Wednesday, February 4, 2009

Is Slots Gamble Paying Off?

WaPo has an interesting story about efforts by state leaders to bring slot machines to Maryland.

State Senate President Thomas V. Mike Miller says we all might have to start preparing for the reality that slots revenue will not meet expectations in coming years, when the program was expected to yield more than $600 million a year for education programs.

The plan envisioned slots venues at five sites in Allegany, Anne Arundel, Cecil and Worcester counties and Baltimore. On Monday, the commission handling bids announced that it had received six bids for 10,550 machines. Commission Chairman Donald Fry lowered that figure to 6,550 yesterday and said the commission will discuss the status of two bidders next week.

One of those facing disqualification is the Maryland Jockey Club, which has proposed putting slots at its Laurel Park racetrack in Anne Arundel. If disqualified, that would leave one other bid for the Anne Arundel site: a proposal by Baltimore-based Cordish to put 4,750 machines at Arundel Mills Mall, which is stirring controversy.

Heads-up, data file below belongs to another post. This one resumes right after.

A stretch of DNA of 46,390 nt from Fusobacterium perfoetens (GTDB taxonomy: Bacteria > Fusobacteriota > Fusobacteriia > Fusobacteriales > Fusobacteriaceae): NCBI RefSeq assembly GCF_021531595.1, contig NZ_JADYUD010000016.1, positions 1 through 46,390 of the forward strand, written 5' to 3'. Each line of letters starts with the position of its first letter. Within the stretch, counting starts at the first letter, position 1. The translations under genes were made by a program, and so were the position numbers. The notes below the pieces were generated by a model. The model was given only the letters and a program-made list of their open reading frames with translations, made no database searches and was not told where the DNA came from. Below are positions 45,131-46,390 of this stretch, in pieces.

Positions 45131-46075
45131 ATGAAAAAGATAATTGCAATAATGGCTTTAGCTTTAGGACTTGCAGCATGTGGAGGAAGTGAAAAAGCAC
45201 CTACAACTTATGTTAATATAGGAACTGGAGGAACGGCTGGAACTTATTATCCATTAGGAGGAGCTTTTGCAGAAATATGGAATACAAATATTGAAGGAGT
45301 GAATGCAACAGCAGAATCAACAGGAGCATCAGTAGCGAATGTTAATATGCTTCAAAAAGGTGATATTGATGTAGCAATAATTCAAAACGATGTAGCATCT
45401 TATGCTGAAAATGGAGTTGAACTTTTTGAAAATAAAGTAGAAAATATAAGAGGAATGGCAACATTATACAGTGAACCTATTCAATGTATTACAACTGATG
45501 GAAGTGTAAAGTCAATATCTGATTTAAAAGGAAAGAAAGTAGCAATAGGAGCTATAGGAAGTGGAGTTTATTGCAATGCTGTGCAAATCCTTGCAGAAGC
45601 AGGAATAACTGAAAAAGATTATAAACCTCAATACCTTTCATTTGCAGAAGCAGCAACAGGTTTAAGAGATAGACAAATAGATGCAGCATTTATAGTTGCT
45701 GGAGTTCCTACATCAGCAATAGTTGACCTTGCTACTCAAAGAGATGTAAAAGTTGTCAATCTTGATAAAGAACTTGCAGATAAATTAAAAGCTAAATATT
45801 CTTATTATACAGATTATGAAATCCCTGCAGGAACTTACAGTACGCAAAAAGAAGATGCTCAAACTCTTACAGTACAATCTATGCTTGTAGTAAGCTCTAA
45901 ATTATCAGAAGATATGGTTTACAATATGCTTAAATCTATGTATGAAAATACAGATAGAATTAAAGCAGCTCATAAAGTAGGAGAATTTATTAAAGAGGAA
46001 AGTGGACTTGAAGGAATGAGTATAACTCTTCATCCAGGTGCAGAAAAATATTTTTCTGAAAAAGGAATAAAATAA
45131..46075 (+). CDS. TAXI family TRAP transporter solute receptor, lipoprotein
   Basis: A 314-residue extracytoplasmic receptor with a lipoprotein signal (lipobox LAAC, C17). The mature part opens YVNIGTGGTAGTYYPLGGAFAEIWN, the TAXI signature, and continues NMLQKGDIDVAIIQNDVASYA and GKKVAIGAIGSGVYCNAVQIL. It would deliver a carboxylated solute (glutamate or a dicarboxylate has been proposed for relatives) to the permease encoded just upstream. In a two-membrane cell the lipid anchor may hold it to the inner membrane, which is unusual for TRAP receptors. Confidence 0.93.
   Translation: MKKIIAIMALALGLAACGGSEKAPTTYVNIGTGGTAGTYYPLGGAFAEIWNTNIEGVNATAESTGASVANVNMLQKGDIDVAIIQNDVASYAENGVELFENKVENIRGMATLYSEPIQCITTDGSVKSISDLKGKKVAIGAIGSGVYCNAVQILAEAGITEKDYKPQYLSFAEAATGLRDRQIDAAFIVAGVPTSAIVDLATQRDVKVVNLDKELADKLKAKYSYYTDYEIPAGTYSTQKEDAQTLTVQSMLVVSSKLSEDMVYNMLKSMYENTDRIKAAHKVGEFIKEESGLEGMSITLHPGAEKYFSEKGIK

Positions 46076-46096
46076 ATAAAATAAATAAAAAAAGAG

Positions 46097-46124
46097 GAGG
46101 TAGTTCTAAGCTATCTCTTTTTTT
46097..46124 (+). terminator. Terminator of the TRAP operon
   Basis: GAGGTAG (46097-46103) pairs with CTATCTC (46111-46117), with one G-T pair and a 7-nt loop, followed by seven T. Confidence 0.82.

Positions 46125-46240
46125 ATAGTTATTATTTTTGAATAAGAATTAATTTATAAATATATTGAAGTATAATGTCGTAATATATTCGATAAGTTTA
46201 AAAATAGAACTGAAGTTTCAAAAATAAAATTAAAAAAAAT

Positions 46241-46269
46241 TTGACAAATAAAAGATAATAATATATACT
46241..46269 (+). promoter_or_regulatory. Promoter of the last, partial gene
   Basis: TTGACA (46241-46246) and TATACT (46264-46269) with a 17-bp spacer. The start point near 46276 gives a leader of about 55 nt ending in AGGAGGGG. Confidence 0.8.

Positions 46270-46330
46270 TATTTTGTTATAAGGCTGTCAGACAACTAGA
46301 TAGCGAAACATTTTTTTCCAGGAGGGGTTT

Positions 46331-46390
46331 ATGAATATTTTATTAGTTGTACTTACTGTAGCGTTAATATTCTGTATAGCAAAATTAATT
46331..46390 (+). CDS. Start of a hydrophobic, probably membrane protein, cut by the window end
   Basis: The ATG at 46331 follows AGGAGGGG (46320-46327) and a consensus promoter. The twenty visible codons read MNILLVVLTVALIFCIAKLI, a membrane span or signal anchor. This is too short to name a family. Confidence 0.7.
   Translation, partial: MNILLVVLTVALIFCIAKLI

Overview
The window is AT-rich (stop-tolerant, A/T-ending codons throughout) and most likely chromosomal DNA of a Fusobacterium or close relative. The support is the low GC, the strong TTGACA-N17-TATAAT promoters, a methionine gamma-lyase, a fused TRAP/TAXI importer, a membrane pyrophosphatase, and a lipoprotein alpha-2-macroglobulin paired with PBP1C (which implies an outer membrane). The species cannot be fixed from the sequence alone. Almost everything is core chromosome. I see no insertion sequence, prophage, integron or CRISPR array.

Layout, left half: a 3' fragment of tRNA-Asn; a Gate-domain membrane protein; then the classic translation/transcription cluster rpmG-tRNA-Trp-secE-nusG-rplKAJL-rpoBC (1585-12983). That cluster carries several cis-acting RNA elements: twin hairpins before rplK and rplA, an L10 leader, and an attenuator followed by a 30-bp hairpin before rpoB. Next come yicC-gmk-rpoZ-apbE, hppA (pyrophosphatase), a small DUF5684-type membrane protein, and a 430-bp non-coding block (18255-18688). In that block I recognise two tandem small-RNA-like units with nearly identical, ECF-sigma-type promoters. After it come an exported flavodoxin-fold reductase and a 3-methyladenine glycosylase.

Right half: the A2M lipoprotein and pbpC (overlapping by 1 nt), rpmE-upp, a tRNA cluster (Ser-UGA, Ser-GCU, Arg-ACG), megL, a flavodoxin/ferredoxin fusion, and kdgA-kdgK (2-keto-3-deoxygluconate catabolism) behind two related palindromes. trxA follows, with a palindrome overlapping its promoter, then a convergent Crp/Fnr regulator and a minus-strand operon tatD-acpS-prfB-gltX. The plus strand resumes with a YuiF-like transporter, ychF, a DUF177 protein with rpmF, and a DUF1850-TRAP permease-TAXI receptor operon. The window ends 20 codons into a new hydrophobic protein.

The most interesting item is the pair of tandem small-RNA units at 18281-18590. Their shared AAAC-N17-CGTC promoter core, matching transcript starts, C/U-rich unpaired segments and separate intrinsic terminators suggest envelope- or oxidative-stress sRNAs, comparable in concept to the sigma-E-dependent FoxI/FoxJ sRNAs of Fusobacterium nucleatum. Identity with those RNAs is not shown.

And there's this little curious fact in the story about the six "competitive" bidders:

If the two bidders are disqualified, the state will be left with four applicants, with one each for four of the five authorized sites.

State leaders, including Gov. O'Malley are counseling patience, the story says. And some are thinking about ways to encourage more participation.

Some lawmakers have raised the possibility of letting operators keep a greater percentage of earnings to make the sites more attractive. The law allows operators to keep 33 percent, one of the lowest shares in the country.

Is this what voters expected when they approved the slots referendum?

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